Archive for June 21, 2010

NRC Non-Statement on What is Computational Thinking

I read the new National Research Council report on what is Computational Thinking on the way out here to Berkeley (for the ACM Education Council meeting).  It was fascinating but a little disappointing.  As Marcia Linn explains in Preface to the report, the goal wasn’t to create and present a consensus view of what is computational thinking.  Instead, the report simply presents the discussion, the lack of consensus, with lots of argument and dialogue.  I found the discussion really interesting with some wonderful speakers presented.  I didn’t come away with any answers, though.

I was particularly pleased to read a revisiting of the NRC Fluency with IT report (sometimes called the “FITness Report”), led by Larry Snyder.  There are lots of people creating “information technology fluency” classes, but they often get it wrong.  As this report describes, the FITness report does call for programming — maybe in a domain specific language, maybe even in Excel, but definitely in a precise and testable way.

Some of my favorite parts of the report:

  • The discussion of the 2004 NRC report on what is computer science, which quotes Gerald Sussman saying “Computer science is not a science, and its ultimate significance has little to do with computers.  The computer revolution is a revolution in the way we think and in the way we express what we think.”
  • Alan Collins (who significantly influenced my dissertation work) whom I haven’t heard much from recently, was there and emphasized the importance of “representational competence, which he described as the effective application of computational means of representation of knowledge.”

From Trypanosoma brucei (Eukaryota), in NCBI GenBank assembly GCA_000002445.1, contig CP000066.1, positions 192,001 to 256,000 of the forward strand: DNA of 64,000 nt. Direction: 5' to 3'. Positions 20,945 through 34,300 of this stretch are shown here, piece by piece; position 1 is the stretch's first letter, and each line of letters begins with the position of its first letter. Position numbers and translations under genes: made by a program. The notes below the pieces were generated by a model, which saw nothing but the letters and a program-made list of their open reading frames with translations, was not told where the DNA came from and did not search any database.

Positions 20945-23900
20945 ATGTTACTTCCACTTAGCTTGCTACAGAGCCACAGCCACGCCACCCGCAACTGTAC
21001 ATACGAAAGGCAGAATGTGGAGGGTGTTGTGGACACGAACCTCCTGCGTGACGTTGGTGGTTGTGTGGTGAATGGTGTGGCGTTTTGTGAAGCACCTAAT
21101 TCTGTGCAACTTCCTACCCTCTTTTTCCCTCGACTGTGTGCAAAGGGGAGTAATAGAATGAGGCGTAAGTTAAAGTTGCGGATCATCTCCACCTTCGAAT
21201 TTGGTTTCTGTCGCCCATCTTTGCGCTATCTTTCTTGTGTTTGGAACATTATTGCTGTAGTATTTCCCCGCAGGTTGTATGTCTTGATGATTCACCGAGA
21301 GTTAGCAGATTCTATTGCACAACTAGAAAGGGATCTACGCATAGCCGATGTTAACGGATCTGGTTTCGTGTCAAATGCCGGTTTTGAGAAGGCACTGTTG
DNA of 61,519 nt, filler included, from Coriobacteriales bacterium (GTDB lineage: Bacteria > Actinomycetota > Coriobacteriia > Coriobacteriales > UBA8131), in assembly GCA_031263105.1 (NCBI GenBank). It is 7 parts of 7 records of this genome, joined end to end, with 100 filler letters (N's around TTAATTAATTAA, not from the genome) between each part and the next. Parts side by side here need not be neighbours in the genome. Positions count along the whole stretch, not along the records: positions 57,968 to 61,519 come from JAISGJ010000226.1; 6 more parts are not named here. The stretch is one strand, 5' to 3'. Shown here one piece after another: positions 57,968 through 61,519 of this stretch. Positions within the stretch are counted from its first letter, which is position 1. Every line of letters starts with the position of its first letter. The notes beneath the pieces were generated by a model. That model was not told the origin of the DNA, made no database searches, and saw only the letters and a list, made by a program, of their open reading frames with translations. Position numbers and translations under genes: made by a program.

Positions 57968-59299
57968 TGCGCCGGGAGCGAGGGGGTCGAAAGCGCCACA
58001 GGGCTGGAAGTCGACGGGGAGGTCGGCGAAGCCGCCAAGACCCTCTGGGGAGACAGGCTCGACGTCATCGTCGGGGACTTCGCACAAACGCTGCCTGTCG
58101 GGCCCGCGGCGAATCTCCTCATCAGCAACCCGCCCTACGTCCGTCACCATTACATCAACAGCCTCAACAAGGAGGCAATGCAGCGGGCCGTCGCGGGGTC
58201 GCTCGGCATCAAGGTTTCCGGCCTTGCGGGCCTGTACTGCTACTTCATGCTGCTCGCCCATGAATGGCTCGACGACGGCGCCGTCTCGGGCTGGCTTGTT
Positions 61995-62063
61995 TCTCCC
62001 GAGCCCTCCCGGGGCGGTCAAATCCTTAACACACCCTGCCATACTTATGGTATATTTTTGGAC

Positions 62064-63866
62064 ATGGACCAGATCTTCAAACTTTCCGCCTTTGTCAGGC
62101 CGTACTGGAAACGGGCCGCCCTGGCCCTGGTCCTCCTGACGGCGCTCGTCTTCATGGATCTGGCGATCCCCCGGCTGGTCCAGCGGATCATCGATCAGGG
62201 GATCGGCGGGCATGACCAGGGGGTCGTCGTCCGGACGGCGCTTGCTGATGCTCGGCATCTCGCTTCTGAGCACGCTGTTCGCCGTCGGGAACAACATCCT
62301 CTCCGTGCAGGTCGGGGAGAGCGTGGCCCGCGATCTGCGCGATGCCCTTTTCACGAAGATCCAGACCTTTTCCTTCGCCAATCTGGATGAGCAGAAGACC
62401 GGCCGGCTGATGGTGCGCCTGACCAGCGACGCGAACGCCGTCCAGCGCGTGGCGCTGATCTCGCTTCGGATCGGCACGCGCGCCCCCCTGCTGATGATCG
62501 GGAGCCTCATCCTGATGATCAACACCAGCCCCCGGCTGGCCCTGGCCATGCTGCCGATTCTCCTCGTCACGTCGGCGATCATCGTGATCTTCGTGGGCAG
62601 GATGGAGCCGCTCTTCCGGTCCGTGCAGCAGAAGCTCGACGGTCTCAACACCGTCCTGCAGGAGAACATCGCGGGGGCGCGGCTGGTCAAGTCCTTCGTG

• The discussion of modeling is really interesting.  Uri Wilensky and Yasmin Kafai spoke of the importance of having students learn to critique models and question assumptions of models.
  • The report quotes Donald Knuth and Fred Brooks (in previously published work) and includes Alan Kay and Roy Pea who were at the event.

The report does get to what I see as one of the key questions of computational thinking.  Asking “What is Computational Thinking?” doesn’t make much sense by itself.  It’s more interesting to ask it in terms of outcomes, “What does computing education for everyone mean and what does such education offer?”  The report does speak to the key question, “Who is ‘everyone‘?”  Thinking about K-12 students as ‘everyone’ leads to one kind of focus on computational thinking, thinking about science and engineering majors leads to another, and thinking about college vs. non-college attending citizens leads to different emphases in computational thinking. The report doesn’t answer the question of who ‘everyone‘ is.  A key contribution of this report is to highlight that question and point out some of the different answers and the implications of each answer.

June 21, 2010 at 12:38 pm 2 comments

Adjuncts and Retention Rates

Adjunct faculty are particularly important in computing, where we want students to understand something about computing practice and in particular, gain from the experience of those who have developed expertise through years of effort.  However, we already have retention problems in computer science classes.  Studies like these are important for us — we need to figure out how to use adjuncts to enhance the educational opportunities that we offer students, but we need to do that in a way that avoids a rise in failure rates.

Freshmen who have many of their courses taught by adjuncts are less likely than other students to return as sophomores, according to a new study looking at six four-year colleges and universities in a state system. Further, the nature of the impact of adjunct instruction varies by institution type and the type of adjunct used, the study finds. And in some cases, students taking courses from full-time, non-tenure track instructors or from adjuncts well supported by their institutions do better than those taught by other kinds of adjuncts.

via News: Adjuncts and Retention Rates – Inside Higher Ed.

June 21, 2010 at 12:10 pm 1 comment

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